Get with the program
A mash program can be very simple. For example, a two step mash with a rest in the beta glucanase range followed by a rest in the saccharification range is fairly common. Alternately, brewers can rest at every step detailed earlier. (Some even mash in at around 104 °F (40 °C) and slowly ramp up to 158 °F (70 °C).) The benefits and drawbacks of the myriad of possibilities of step combinations is beyond the scope of this article.
Step by step
Once you decide on your mash schedule, the next question is how you accomplish the steps. One way is with a process known as a “decoction.” Decoction mashing involves boiling a portion of the mash (including the grist) and is complicated enough to need an article of its own (See, for example, “Double Dipping: A Double-Decoction Lesson,” February 2001). For that reason, we’ll focus on different methods of infusion mashing, in which you increase the temperature by applying direct heat to the mash tun or by adding hot liquor to the mash. (Liquor here means brewing water.)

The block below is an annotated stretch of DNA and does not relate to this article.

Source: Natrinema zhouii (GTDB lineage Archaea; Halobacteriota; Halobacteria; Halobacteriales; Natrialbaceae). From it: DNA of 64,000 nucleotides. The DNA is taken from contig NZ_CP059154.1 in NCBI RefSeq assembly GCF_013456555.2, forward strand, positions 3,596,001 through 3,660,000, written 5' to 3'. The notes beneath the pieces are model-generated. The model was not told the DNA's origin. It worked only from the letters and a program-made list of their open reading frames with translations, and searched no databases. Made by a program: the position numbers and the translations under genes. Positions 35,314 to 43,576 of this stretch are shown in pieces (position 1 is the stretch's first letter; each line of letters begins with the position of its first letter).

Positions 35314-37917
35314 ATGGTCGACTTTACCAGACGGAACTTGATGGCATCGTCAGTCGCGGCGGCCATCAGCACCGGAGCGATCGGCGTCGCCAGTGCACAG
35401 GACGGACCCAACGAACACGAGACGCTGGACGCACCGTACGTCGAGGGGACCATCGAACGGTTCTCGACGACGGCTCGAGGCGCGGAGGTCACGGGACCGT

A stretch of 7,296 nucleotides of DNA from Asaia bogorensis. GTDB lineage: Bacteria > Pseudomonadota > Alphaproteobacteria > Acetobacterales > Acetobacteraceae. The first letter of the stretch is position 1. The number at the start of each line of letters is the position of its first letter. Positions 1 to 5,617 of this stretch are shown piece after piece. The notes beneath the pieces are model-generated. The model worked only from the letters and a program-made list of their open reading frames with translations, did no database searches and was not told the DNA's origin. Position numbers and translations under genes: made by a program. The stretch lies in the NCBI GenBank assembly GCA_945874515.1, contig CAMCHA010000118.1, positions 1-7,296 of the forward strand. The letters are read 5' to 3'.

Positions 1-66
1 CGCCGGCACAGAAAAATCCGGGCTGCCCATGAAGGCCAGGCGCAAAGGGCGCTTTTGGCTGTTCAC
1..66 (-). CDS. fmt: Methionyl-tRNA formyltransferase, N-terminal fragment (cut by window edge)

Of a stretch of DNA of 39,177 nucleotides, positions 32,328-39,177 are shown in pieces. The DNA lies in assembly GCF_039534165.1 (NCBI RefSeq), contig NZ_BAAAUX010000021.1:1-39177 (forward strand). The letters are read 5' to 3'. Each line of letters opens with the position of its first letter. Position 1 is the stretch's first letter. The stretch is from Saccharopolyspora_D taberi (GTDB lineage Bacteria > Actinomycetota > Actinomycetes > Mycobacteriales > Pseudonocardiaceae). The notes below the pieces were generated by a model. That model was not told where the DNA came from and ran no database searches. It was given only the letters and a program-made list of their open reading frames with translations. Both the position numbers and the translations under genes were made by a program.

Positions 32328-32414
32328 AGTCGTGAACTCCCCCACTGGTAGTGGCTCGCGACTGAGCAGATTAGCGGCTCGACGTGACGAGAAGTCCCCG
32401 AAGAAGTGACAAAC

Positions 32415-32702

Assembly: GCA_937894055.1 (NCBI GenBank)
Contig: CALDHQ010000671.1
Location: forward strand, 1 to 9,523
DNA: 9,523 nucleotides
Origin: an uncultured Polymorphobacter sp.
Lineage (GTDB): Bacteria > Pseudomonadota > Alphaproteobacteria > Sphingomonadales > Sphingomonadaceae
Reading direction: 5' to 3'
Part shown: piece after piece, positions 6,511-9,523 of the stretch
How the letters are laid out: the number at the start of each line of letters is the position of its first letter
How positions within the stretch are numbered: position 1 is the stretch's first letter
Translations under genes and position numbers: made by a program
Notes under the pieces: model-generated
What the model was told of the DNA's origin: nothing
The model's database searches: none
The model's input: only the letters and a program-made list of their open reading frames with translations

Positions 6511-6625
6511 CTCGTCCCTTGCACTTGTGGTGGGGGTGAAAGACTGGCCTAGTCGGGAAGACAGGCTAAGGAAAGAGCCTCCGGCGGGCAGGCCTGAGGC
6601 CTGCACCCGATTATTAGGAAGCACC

Step mashing is easy if your mash tun can be heated directly — for instance, if it is a converted keg or metal kettle. These can be equipped with a false bottom or manifold to allow them to serve for both mashing and lautering. Alternately, you can mash in one container and then transfer the mash to a separate lauter tun. Some homebrewers mash in their kettle, then transfer the mash to their lauter tun. Thin mash can be slurry pumped or you can simply use the scoop and dump method.
Either way, directly heating the mash tun is as simple as setting it on the stove or propane burner, raising the temperature to a couple of degrees below your target then turning down the heat. The residual heat in the metal will continue to raise the temperature of the mash for a short time after turning off the heat.